As the Aramaeans
began to migrate in force and even settle in the territories of well-established states such as Sama'al, they continued to be a force of disruption, especially as they demanded more and more control of the regions in which they lived.
The successive waves of migration were by Akkadians (5,000 years ago), Amorites (4,000 years ago), Aramaeans
(about 3,000 years ago), and Arabs (in the seventh century).
Lasting hegemonic rule in the region was only made possible by massive cultural shifts: first Assyria broke the resistance of the fractious Aramaeans
to imperial rule, then it virtually annihilated the Elamites in a military campaign during Assyria's final decline.
The substantial number of Persians and persianized Aramaeans
who convened to Islam had, however, varied economic backgrounds.
center closest to the Hebrew-speaking area is Damascus, which is first mentioned in Assyrian sources in the mid ninth century.
But King Joram returned to Jezreel to be healed of his wounds that the Aramaeans
had given him when he fought with Hazael, the King of Aram (9:14; cf.
Thus, while this is hardly a happy time for anyone who cares about Syria--past, present, and future--the volume under review is of importance, since it is an excellent and up-to-date overview and summary of the most recent study of the Aramaeans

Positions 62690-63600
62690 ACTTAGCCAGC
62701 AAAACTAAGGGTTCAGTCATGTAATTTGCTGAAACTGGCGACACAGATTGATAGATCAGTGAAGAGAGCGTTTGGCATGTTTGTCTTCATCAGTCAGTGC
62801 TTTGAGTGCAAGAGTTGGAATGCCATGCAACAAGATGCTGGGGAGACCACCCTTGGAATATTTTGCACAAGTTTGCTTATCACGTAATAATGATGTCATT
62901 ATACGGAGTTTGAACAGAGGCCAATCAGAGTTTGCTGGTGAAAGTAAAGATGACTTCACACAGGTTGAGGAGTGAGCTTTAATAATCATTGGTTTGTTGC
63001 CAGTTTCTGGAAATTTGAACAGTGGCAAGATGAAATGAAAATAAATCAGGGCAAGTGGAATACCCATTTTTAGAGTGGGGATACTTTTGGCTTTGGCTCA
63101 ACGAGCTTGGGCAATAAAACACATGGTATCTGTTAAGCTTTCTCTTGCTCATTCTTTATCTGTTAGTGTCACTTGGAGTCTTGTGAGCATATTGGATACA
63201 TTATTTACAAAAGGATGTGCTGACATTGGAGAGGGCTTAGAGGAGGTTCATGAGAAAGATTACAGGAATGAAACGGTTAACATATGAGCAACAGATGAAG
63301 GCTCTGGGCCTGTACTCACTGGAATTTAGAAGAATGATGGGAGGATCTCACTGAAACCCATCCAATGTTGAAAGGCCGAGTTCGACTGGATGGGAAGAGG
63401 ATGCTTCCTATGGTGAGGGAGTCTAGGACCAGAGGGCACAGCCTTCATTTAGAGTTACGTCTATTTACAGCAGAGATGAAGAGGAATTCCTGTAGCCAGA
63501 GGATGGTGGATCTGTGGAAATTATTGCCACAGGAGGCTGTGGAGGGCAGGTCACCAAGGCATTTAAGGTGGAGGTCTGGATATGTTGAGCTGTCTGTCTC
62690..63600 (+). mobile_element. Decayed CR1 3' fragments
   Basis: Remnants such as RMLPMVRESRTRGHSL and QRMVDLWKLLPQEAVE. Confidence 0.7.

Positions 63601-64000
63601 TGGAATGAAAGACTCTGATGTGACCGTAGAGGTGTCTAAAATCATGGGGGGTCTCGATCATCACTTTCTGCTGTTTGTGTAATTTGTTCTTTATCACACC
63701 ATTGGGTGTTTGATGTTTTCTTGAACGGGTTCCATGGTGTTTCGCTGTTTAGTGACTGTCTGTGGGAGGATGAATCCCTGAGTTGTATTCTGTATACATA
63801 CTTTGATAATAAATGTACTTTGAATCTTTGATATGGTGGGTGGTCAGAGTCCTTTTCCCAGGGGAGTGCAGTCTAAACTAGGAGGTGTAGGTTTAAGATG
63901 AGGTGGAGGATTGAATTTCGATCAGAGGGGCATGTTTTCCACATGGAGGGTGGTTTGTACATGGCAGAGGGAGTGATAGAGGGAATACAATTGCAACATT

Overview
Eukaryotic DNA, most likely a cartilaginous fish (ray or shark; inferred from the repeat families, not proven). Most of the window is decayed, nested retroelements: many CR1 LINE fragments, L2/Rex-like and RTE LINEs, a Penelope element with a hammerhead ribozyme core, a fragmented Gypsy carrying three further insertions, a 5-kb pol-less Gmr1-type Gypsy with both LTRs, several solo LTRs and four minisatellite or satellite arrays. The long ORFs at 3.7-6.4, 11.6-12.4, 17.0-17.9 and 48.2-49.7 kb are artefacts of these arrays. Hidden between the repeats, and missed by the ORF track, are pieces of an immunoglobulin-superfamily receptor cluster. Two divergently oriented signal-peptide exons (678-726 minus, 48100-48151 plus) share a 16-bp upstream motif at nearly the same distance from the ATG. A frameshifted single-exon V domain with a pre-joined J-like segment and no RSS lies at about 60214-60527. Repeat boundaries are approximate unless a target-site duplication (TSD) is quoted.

of Iron Age Syria, including studies by some of the leading researchers in this field, among them some of the excavators themselves.
The narrative turns on foreign conquests recorded in biblical and Assyrian texts, the latter those of the probable assailants, but without physical remains confirming or bolstering either Aramaeans
or Assyrians as the perpetrators.
Morrow, "The Sefire Treaty Stipulations and the Meso-potamian Treaty Tradition," in The World of the Aramaeans
III: Studies in Language and Literature in Honour of Paul-Eugene Dion, ed.
(37.) I wonder if he did not intend the sun god Malakbel, venerated in the caravan city of Palmyra, whose pantheon incorporated Babylonian and Syro-Palestinian elements, and whose population consisted of Amoriles, Aramaeans
, and Arabs.
A specially interesting case is Aram' < *' aram (like Arabic' af'al), which the author sees as internal plural of ri'm 'wild bull,' "the totem of Aramaeans
in The Aramaeans
: Their Ancient History, Culture, Religion (Leuven: Peeters.